What is counseling psychology?
Counseling psychology is a psychological specialty that facilitates personal and interpersonal functioning across the life span with a focus on emotional, social, vocational, educational, health-related, developmental, and organizational concerns. Through the integration of theory, research, and practice, and with a sensitivity to multicultural issues, this specialty encompasses a broad range of practices that help people improve their well-being, alleviate distress and maladjustment, resolve crises, and increase their ability to live more highly functioning lives. Counseling psychology is unique in its attention both to normal developmental issues and to problems associated with physical, emotional, and mental disorders.
What do counseling psychologists do?
Counseling psychologists participate in a range of activities including psychotherapeutic and counseling practice, teaching, research, career development, assessment, supervision, and consultation. They employ a variety of methods closely tied to theory and research to help individuals, groups, and organizations function optimally, as well as to reduce dysfunction. Interventions may be either brief or long-term; they are often problem-specific and goal-directed. These activities are guided by a philosophy that values individual differences and diversity and a focus on prevention, development, and adjustment across the life span that includes vocational concerns.
What is the difference between counseling psychology and clinical psychology?
These two specialty areas of psychology have different historical roots, but their similarities are far greater than their differences in the present day. Both counseling psychologists and clinical psychologists work as psychotherapists, researchers, college professors, administrators, and clinical supervisors. Graduates of doctoral programs in both areas are eligible for licensure as psychologists throughout the United States.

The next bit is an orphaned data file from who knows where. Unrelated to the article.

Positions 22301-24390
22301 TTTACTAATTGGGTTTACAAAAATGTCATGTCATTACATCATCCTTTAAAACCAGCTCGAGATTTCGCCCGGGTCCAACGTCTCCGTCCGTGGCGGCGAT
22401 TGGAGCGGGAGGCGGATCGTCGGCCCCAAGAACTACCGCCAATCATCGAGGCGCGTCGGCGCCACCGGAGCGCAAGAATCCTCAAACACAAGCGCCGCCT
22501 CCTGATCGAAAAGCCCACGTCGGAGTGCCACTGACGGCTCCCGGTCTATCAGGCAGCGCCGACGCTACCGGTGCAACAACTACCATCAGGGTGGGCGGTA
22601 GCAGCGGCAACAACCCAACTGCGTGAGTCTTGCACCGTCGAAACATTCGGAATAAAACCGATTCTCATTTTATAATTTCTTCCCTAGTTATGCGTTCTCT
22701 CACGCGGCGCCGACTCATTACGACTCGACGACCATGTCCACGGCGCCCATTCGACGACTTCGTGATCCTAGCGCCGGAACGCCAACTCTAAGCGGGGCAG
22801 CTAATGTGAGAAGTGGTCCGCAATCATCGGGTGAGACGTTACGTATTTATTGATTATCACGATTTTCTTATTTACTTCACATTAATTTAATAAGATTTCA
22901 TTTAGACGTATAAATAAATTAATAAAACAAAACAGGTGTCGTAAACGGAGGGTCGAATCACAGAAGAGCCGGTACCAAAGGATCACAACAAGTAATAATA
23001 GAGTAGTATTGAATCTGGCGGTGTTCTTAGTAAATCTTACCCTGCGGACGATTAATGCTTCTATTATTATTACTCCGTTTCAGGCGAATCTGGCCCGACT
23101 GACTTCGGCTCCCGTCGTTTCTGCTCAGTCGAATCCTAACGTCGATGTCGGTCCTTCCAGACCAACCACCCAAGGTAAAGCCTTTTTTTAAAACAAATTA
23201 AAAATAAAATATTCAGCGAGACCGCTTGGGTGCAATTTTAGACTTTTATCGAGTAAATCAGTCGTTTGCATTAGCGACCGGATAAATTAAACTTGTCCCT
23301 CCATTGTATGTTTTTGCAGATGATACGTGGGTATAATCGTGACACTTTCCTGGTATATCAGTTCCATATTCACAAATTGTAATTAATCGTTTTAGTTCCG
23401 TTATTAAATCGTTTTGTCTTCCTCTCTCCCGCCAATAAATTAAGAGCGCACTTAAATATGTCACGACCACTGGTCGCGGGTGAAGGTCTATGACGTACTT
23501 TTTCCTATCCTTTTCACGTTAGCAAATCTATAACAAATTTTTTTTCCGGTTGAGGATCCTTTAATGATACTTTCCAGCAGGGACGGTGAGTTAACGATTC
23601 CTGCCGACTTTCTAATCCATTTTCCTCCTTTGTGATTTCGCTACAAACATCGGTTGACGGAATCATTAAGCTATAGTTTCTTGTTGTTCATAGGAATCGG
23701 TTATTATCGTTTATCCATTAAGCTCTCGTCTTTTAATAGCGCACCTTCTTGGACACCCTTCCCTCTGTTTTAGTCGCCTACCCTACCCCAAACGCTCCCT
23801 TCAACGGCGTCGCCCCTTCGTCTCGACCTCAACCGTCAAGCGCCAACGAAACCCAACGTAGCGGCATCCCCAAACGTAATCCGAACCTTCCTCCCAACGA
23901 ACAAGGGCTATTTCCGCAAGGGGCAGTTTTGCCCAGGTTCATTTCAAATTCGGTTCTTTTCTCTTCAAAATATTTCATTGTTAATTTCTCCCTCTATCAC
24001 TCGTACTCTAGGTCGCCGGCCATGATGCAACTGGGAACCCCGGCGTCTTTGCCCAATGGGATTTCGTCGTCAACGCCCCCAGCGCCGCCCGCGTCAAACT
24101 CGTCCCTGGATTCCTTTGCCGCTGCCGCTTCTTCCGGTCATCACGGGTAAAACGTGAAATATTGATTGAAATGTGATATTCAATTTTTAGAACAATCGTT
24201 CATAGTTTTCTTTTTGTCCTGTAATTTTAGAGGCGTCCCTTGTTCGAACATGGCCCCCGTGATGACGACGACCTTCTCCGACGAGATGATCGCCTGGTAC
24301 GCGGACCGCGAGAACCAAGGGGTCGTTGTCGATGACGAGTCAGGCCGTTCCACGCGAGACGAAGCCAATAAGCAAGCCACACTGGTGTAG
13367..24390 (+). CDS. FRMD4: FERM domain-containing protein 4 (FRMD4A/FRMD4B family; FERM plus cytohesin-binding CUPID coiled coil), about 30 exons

Given these similarities, are there any differences? Surveys of counseling and clinical psychologists have revealed a few differences in graduate training, research areas, and practice that reflect the unique histories of the two specialty areas. For example, counseling psychologists are more likely than clinical psychologists to (a) offer psychological services to relatively healthy populations, (b) work in university counseling centers, (c) conduct career and vocational assessment, and (d) do research on aspects of sociocultural diversity and vocational assessment. In contrast, clinical psychologists are more likely than counseling psychologists to (a) offer psychological services to populations with severe mental illness, (b) work in hospitals or other medical settings, (c) assess and diagnosis severe psychopathology, and (d) do research on serious mental illness and medical psychology.
These differences should be viewed as distinctive emphases rather than unique characteristics of the two specialty areas. For example, some clinical psychology programs may offer vocational assessment training, whereas some counseling psychology programs may offer substantial training in psychiatric diagnosis. Prospective doctoral applicants may be best served by considering all options and then applying to the programs that best match their academic credentials, research interests, applied training interests, and career aspiration.
Source of Information: For more information on the training and work settings of counseling psychologists, visit the Division 17 of the American Psychological Association, the Society of Counseling Psychology, website.